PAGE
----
Abstract: Early Access at a Vulnerable Time (Society for Social Work and Research 26th Annual Conference - Social Work Science for Racial, Social, and Political Justice)

535P Early Access at a Vulnerable Time

Saturday, January 15, 2022
Marquis BR Salon 6, ML 2 (Marriott Marquis Washington, DC)
* noted as presenting author
Eric King, MSW, Student, University of South Carolina, Columbia
Purpose: This policy review examines the impact of increased access to high-school students on military recruiting outcomes and the impacts on students. Provisionally attached to the No Child Left Behind Act of 2001, The Military Recruiter Access Enhancement Act of 2000 increases access military recruiters have with high-school aged children. This policy states that military recruiters can request access to student directory information from public high-schools receiving federal funding from Elementary and Secondary Education Act (ESEA) and does not have religious exemption. The Department of Defense (DoD) found during a 2005 study that the most vulnerable population to have the highest rates for alcohol abuse, anxiety, depression, and post-traumatic stress disorders are ages 17-24. Knowing this information, their recruitment efforts continue to be directed at the youngest, most vulnerable population. Using this early access to children to build relationships during mentally formative years created predatory grooming pipelines of enlisted members that would then help bring the recruiter to their friends. This was done with no regard for the outcome after enlistment, but for quota purposes.

Methods: The method for which this policy is reviewed is discourse analysis. First, I reviewed the policy itself by reviewing the published provisional law. Then, I reviewed the 2009 Congressional report that provided Congress assurance that this policy would be upheld by the Supreme Court if challenged due to being within their power to enact as law. Next, I reviewed unclassified documents from internal military correspondences reporting that recruiters didn’t need such laws. Lastly, I reviewed articles reporting on the difficulties of the age group 17-24 and the concurrent themes between predatory grooming and high-school recruiting.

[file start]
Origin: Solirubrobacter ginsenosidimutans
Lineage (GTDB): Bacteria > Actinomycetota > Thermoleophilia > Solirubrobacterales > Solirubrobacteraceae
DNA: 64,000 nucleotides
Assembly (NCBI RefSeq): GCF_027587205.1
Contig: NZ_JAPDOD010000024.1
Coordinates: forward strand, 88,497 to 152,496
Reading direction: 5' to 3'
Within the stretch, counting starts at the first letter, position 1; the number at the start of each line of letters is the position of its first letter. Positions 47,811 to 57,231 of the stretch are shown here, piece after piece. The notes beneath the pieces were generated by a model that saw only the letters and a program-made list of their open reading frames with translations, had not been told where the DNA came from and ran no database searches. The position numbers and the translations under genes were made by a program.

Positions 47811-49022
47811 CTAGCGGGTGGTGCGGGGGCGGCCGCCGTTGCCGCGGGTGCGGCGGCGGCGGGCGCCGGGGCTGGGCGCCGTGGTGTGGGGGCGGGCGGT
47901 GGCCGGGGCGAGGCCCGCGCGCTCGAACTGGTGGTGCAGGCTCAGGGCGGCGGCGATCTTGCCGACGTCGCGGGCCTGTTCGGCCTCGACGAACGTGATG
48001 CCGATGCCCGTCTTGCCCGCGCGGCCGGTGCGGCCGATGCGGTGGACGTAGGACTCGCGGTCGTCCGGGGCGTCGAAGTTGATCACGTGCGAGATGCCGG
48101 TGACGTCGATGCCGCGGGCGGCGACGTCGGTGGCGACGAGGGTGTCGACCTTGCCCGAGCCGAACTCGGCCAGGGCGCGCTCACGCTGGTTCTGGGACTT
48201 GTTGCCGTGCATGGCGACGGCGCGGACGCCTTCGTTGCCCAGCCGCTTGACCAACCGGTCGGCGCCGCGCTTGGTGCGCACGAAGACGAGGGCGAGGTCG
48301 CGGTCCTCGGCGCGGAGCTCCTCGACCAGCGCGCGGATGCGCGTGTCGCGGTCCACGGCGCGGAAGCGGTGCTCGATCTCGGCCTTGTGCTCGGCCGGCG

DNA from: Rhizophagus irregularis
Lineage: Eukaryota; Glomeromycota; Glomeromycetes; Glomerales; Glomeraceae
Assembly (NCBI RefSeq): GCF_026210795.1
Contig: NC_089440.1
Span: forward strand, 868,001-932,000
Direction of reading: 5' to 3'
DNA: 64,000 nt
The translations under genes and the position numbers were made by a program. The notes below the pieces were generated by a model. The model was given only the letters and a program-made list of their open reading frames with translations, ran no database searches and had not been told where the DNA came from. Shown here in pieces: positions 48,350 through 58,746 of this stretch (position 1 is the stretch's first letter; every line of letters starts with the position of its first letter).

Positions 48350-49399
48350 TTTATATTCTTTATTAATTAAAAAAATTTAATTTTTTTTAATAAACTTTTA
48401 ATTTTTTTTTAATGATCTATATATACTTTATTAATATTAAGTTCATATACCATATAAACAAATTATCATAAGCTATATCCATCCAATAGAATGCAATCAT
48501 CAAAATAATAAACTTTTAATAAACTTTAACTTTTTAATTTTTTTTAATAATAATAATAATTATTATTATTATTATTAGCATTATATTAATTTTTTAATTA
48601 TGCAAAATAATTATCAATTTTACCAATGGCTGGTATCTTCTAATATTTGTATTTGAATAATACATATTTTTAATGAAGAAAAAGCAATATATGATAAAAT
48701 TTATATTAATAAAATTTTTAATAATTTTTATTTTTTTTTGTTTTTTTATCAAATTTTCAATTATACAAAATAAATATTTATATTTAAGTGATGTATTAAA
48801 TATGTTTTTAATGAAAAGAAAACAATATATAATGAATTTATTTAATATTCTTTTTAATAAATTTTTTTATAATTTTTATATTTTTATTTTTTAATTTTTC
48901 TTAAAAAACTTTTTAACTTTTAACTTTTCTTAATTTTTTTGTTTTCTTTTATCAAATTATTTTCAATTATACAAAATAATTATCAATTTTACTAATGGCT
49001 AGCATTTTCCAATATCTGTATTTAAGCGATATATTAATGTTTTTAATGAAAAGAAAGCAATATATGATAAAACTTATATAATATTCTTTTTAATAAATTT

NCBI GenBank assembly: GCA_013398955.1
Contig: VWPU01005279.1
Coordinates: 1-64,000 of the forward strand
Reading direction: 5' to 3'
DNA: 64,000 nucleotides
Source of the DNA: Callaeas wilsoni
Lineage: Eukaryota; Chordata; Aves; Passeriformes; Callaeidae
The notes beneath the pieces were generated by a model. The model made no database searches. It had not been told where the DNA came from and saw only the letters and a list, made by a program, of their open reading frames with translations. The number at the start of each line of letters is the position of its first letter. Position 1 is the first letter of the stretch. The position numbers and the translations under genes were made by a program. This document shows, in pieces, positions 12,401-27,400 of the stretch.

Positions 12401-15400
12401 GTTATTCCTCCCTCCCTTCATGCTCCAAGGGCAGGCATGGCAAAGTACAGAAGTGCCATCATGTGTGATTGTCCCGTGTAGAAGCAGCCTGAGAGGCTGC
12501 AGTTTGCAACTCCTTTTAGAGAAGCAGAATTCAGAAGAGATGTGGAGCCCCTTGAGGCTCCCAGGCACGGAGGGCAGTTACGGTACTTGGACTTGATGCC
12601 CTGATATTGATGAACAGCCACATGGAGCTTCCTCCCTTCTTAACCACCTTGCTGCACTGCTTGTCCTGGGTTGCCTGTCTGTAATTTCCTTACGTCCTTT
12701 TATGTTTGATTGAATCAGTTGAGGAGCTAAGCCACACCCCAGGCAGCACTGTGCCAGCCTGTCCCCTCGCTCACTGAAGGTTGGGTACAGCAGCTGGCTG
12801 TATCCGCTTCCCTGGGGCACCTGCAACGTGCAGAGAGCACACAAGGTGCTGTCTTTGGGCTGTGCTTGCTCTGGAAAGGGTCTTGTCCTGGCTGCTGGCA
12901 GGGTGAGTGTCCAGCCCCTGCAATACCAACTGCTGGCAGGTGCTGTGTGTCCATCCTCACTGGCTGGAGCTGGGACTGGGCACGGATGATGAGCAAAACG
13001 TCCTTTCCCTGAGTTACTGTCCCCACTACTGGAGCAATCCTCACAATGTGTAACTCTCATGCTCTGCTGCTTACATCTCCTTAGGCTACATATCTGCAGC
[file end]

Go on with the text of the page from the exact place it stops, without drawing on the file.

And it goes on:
Results: This policy was established to improve the military recruiter’s job; however, there is no evidence that was done. This policy is full of unintended consequences directed at high-school children. Trained military recruiters are being directed to engage minor children in tactics to entice them into enlisting via a binding contract to join the military. This is nothing like talking with a company for a job or a program director for a university. This policy attempts to stress fairness to military recruiters, but then provides trained, seasoned military members access to developing young minds and instructs them to win at all cost for their country. Winning in this case means getting an enlistment.

Conclusions: The inclusion of increased military recruiter access to school aged children in the form of this provision was passed with little regard towards unintended consequences. Even military recruiters questioned the decision to enact the provision stating that many branches were close to reaching recruiting goals and had built trust with many schools regarding access to their students’ information. This helps us understand that this provision wanted more and it has gotten just that, more access to high-school children than our Nation has ever known by military recruiters. We can’t have this both ways, better mental health for the age population 17-24 and earlier access for military recruiters if one is impacting the other.